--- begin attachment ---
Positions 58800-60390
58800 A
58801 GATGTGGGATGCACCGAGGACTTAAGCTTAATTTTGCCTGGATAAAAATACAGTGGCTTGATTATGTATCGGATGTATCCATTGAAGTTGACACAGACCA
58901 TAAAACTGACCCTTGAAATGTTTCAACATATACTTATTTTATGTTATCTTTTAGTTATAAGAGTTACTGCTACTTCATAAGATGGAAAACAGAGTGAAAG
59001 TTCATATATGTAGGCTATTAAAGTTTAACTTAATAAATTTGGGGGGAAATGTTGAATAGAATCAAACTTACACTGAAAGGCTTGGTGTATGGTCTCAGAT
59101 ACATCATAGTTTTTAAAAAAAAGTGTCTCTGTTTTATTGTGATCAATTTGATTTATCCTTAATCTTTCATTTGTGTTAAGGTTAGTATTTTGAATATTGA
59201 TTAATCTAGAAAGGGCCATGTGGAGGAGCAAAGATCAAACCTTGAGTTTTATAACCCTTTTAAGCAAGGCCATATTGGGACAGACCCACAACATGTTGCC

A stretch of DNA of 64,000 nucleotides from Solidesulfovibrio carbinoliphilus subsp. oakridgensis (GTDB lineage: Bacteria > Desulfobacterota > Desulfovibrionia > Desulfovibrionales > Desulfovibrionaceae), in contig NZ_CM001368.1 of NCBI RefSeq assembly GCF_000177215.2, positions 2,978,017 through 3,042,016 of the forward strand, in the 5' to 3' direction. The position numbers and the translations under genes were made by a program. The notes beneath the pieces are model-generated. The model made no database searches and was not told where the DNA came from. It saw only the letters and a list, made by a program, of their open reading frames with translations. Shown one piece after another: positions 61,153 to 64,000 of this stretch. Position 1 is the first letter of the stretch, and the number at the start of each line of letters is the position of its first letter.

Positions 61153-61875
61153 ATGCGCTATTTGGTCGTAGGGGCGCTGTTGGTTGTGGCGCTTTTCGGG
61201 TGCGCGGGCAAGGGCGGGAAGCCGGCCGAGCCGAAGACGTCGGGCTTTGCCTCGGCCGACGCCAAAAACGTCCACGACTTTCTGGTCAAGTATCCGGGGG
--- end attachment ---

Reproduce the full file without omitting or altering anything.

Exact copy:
Positions 58800-60390
58800 A
58801 GATGTGGGATGCACCGAGGACTTAAGCTTAATTTTGCCTGGATAAAAATACAGTGGCTTGATTATGTATCGGATGTATCCATTGAAGTTGACACAGACCA
58901 TAAAACTGACCCTTGAAATGTTTCAACATATACTTATTTTATGTTATCTTTTAGTTATAAGAGTTACTGCTACTTCATAAGATGGAAAACAGAGTGAAAG
59001 TTCATATATGTAGGCTATTAAAGTTTAACTTAATAAATTTGGGGGGAAATGTTGAATAGAATCAAACTTACACTGAAAGGCTTGGTGTATGGTCTCAGAT
59101 ACATCATAGTTTTTAAAAAAAAGTGTCTCTGTTTTATTGTGATCAATTTGATTTATCCTTAATCTTTCATTTGTGTTAAGGTTAGTATTTTGAATATTGA
59201 TTAATCTAGAAAGGGCCATGTGGAGGAGCAAAGATCAAACCTTGAGTTTTATAACCCTTTTAAGCAAGGCCATATTGGGACAGACCCACAACATGTTGCC

A stretch of DNA of 64,000 nucleotides from Solidesulfovibrio carbinoliphilus subsp. oakridgensis (GTDB lineage: Bacteria > Desulfobacterota > Desulfovibrionia > Desulfovibrionales > Desulfovibrionaceae), in contig NZ_CM001368.1 of NCBI RefSeq assembly GCF_000177215.2, positions 2,978,017 through 3,042,016 of the forward strand, in the 5' to 3' direction. The position numbers and the translations under genes were made by a program. The notes beneath the pieces are model-generated. The model made no database searches and was not told where the DNA came from. It saw only the letters and a list, made by a program, of their open reading frames with translations. Shown one piece after another: positions 61,153 to 64,000 of this stretch. Position 1 is the first letter of the stretch, and the number at the start of each line of letters is the position of its first letter.

Positions 61153-61875
61153 ATGCGCTATTTGGTCGTAGGGGCGCTGTTGGTTGTGGCGCTTTTCGGG
61201 TGCGCGGGCAAGGGCGGGAAGCCGGCCGAGCCGAAGACGTCGGGCTTTGCCTCGGCCGACGCCAAAAACGTCCACGACTTTCTGGTCAAGTATCCGGGGG